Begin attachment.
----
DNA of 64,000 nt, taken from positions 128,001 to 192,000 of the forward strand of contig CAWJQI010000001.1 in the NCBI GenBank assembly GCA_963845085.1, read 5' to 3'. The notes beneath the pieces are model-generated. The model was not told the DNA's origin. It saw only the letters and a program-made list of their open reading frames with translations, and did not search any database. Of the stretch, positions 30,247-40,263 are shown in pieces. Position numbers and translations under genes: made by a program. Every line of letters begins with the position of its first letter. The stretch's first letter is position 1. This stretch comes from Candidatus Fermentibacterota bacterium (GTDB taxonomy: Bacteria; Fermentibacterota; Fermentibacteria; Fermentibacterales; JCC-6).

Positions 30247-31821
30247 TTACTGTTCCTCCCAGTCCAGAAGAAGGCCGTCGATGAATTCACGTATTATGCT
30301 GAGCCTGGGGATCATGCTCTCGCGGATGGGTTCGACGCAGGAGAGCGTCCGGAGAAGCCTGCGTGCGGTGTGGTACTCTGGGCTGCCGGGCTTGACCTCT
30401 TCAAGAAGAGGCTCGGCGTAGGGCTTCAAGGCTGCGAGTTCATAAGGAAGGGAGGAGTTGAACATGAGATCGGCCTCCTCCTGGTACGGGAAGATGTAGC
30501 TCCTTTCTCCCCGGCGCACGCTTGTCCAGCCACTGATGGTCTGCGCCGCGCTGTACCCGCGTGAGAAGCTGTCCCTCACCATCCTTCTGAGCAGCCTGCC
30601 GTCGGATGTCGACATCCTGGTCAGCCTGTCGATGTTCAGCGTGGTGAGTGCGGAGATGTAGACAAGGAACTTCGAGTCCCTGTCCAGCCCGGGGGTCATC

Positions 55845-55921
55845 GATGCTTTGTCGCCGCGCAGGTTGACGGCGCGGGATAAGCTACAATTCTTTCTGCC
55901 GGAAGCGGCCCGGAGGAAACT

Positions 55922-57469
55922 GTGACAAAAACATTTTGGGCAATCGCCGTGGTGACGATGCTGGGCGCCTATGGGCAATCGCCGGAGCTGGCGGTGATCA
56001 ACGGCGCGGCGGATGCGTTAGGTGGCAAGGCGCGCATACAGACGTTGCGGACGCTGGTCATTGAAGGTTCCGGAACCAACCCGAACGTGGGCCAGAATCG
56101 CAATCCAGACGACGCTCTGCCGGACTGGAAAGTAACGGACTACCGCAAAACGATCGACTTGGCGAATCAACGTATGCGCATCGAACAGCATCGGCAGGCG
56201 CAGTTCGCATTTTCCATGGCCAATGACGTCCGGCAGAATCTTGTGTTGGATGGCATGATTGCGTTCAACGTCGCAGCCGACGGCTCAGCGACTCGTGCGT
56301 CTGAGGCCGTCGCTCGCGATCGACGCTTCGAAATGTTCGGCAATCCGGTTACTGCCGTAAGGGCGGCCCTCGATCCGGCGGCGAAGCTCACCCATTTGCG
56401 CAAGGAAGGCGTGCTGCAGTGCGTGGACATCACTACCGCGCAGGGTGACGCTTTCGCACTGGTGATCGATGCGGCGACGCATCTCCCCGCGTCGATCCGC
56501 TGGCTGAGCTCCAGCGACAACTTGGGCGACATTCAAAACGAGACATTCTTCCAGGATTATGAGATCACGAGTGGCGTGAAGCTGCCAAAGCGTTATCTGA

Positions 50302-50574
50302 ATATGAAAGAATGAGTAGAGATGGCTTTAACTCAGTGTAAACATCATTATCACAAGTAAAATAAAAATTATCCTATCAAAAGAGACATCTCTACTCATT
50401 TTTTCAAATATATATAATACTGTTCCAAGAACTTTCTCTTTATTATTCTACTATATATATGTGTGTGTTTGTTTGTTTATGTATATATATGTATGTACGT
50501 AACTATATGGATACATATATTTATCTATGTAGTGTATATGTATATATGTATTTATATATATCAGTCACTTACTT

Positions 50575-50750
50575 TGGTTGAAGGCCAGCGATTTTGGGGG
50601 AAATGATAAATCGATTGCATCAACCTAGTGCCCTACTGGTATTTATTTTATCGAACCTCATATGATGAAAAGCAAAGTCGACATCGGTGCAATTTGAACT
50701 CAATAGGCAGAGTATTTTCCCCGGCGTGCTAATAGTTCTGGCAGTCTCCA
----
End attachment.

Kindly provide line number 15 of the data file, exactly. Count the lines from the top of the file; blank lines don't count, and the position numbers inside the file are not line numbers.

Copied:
56201 CAGTTCGCATTTTCCATGGCCAATGACGTCCGGCAGAATCTTGTGTTGGATGGCATGATTGCGTTCAACGTCGCAGCCGACGGCTCAGCGACTCGTGCGT